Geocaching: hidden treasures all around
By Phyllis Moore
Published in News on January 5, 2013 10:40 PM
On March 23, 2010, Ralph Benedetto attached a travel bug to a blue Wayne Community College keychain and dropped it in a wooded area on the grounds of the college, hopeful it would wend its way around the globe and one day be returned to him.
Since then, it's been moved at least 84 times, traveling 9,727 miles -- canvassing England, Portugal, Austria, and Switzerland -- and, according to a recent e-mail alert, is in Germany, some 4,438 miles away.
The biology instructor at WCC calls it a game of sorts, a treasure hunt for the technology age.
It's name is "geocaching" -- a game in which participants hide containers of different sizes and then input the GPS coordinates online for others to find.
"At a minimum, the container will have a log in it for the finder to sign," he explained. "It may also have various items in it. The finder can take one of the items as long as a new item of equal or greater value is left behind in its place.
"The one thing I would say, if they're not going to play, just leave it alone for the people that do want to play."
A travel bug, like what he planted, is a special item. In his case, it was a dog tag with a special tracking code stamped on it.
Geocaching as a game does not have a particularly long history, he said, primarily because GPS was not always an absolute science.
"GPS is not always accurate," he said. "On a good day it will get you within 10 feet but of course the GPS the person used to log the coordinates is maybe off by 10 feet and you may be off by 10 feet, so on a bad day, you may be off by 30 feet."
But, he said, all that began to improve about a dozen years ago, when the federal government lifted the curtain on its global positioning satellites, allowing civilian technology better access and use on May 2, 2000. The next day, May 3, was when the first geocache was hidden.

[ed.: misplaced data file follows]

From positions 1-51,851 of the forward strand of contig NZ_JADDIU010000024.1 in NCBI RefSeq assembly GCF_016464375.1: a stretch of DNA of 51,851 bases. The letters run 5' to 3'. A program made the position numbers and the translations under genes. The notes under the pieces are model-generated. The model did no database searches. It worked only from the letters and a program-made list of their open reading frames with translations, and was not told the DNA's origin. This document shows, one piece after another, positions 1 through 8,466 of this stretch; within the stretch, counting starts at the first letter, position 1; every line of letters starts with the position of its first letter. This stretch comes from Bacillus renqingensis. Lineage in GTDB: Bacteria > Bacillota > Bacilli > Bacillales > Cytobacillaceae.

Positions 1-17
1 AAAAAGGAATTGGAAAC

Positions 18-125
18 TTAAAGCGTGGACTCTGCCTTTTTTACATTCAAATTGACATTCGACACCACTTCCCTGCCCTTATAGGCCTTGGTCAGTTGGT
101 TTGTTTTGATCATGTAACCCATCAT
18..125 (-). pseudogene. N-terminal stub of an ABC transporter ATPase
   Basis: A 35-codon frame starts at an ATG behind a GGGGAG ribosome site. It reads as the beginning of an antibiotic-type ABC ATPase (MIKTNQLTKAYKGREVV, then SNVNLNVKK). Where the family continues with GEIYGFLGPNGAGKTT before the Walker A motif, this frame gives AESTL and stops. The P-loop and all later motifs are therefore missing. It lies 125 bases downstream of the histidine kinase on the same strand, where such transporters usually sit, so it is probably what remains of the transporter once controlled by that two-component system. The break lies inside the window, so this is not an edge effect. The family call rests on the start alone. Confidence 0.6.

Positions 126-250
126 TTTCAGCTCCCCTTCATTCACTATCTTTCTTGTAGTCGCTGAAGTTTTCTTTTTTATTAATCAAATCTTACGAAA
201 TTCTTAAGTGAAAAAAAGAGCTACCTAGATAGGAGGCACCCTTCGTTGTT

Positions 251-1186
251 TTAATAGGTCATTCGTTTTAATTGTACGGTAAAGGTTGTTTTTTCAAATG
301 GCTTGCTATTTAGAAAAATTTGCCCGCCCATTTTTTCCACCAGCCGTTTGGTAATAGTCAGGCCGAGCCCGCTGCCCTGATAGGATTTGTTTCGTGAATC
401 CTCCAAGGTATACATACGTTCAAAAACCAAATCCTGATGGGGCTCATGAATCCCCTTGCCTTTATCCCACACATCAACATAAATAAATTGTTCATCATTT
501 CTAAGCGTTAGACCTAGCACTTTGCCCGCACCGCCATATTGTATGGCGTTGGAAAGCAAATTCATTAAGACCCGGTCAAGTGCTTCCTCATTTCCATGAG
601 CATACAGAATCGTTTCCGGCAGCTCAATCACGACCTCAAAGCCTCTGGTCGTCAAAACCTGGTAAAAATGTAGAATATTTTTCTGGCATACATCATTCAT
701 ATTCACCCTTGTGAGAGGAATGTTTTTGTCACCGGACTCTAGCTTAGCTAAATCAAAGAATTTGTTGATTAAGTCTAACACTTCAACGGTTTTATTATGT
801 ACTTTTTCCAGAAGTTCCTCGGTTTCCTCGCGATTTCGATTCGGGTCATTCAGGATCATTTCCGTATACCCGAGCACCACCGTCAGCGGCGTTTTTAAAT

Now, Benedetto said, he even has an app that loads geocaches directly to his phone -- a useful tool since he and his wife, Michelle, a nurse, often take their hobby on the road.
"We went to South Carolina for Thanksgiving and before we left home, I loaded up my GPS with a bunch of geocaches and went and found a dozen or so while we were down there," he said. "(Michelle) likes to go hunt for the ones that have stuff in them.
"Ideally, they take you some place interesting. There's a lot of old graveyards and some of them are puzzles."
There are guidelines for the game, though, he said, which operates mostly on an honor system.
"There are rules about where you can hide them, like not near a railroad track, on federal land, so you won't find them on the base, for example, in a federal or state park. But you could find them in a city park," he said. "The containers, an average container is about the size of Tupperware you use to put your leftovers in. But I have seen them as big as a five-gallon bucket, and a container so small I could put them side by side on a quarter."
The best website to learn more is www.geocaching. com. For a small fee, it also offers information, as well as ways to locate geocaches.
"You can put in an address and find sites," Benedetto said. "But no spoilers, because people will just go and steal them, people who don't understand what it is and stumble there by accident.
"They do disappear. They get lost, someone stumbles on it."
Folks would be amazed at how many there are, even just around Goldsboro or on the WCC campus.
"It's kind of interesting to know that all this stuff is there," he said, referencing an online map that shows how many geocaches can be found within 10 miles of the college -- 202, 11 pages' worth, he points out.
For someone who does not fashion himself as a hunter, it provides all the thrill of the sport, Benedetto said.
"You're hunting for buried treasure," he said with a smile. "It's like the Easter egg hunt except you get to be an adult and get to use high-tech toys.
"I sent this travel bug off. I didn't think two and one-half years later it would still be out there. To be honest, I thought it would have vanished. ... But it's still out there, kicking around Europe. People in Germany have never heard of Wayne Community College, but this little keychain is being passed around."